64. 65. Appropriate building codes which can withstand earthquake damage <ul><li>Bedrock foundations best </li></ul><ul><li>Avoid asymmetrical buildings </li></ul><ul><li>Bolt house firmly to foundations </li></ul><ul><li>Appliances firmly bolted down </li></ul><ul><li>Gas lines flexible </li></ul><ul><li>Cupboards, shelving attached to walls </li></ul><ul><li>Heavy objects at low levels; anchor heavy furniture </li></ul><ul><li>Beds away from windows to avoid broken glass </li></ul>
  65. 66. Warning and prediction <ul><li>Precursory seismicity </li></ul><ul><li>Precursory deformation </li></ul><ul><li>Changes in physical properties of rocks near a fault </li></ul><ul><li>Changes in water levels, soil gases </li></ul><ul><li>Unusual behaviour of animals </li></ul>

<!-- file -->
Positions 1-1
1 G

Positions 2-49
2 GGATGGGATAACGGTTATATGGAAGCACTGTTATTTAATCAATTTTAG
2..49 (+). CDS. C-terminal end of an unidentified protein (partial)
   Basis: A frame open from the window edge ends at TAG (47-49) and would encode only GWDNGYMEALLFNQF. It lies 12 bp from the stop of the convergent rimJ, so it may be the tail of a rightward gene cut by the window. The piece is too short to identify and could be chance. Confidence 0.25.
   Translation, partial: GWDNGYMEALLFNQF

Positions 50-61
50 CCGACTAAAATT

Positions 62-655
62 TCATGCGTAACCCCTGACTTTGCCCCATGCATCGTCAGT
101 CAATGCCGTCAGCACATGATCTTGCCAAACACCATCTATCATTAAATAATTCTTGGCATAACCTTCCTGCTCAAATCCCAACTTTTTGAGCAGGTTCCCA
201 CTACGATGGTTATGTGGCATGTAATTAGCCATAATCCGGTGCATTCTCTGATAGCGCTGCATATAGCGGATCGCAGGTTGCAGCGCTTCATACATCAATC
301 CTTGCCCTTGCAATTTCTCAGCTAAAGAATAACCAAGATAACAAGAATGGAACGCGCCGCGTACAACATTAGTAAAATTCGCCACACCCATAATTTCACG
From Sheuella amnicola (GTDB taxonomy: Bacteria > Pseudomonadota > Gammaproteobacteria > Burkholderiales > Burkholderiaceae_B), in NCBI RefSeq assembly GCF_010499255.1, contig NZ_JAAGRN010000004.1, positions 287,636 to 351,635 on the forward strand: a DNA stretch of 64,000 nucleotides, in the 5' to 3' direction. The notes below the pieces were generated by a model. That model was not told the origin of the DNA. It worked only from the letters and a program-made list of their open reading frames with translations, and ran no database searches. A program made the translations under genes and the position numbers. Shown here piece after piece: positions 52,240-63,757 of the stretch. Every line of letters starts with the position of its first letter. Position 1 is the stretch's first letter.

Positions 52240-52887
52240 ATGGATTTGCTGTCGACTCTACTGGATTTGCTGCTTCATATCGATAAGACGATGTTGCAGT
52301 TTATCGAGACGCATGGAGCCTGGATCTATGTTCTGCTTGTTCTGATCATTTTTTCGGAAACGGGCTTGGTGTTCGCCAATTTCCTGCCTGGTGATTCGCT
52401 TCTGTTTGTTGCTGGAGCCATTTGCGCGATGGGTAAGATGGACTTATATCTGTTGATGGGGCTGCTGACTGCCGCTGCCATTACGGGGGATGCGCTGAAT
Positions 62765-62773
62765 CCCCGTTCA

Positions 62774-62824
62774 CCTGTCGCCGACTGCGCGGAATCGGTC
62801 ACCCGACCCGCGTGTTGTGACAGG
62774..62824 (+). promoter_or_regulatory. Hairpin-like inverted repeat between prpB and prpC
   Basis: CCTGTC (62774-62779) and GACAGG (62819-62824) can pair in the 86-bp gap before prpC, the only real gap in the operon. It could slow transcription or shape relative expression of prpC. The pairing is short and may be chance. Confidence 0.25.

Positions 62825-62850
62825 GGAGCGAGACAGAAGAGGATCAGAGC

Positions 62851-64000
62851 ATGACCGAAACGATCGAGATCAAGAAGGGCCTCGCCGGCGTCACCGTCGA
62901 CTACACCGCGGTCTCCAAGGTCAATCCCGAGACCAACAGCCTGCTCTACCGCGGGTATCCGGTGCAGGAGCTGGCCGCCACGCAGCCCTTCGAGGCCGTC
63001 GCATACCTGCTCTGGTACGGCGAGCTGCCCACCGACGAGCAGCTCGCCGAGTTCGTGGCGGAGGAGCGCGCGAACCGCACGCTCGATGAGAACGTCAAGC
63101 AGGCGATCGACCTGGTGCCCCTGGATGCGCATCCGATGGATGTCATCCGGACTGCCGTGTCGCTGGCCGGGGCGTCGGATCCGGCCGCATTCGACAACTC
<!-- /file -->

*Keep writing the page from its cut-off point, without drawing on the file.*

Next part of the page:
66. 67. Earthquake prediction <ul><li>Important concepts: </li></ul><ul><li>earthquake recurrence interval…seismic gap </li></ul><ul><li>role of paleoseismology </li></ul><ul><li>Yet our predictive ability is rudimentary , so we use probabilities </li></ul><ul><li>e.g., 86% probability that a destructive quake of M>7 will hit southern California in the next 30 years (1994 estimate) </li></ul>
  67. 68. Earthquakes - reading <ul><li>U.S. Geological Survey, 1999. Major quake likely to strike between 2000 and 2030. U.S. Geological Survey Fact Sheet 152-99, 4 pp. ( ) </li></ul><ul><li>Pelman, D., 2000. Tiny movements ease fault risk in East Bay; pressure builds up less in northern Hayward segment. San Francisco Chronicle, 18 August 2000. ( ) </li></ul><ul><li>Eastern Canadian seismicity: </li></ul><ul><ul><li> </li></ul></ul>
  68. 69. Earthquakes - web <ul><li>Canadian seismicity: </li></ul><ul><ul><li> </li></ul></ul><ul><li>US seismicity: </li></ul><ul><ul><li> </li></ul></ul><ul><li>San Francisco Bay area: </li></ul><ul><ul><li> </li></ul></ul>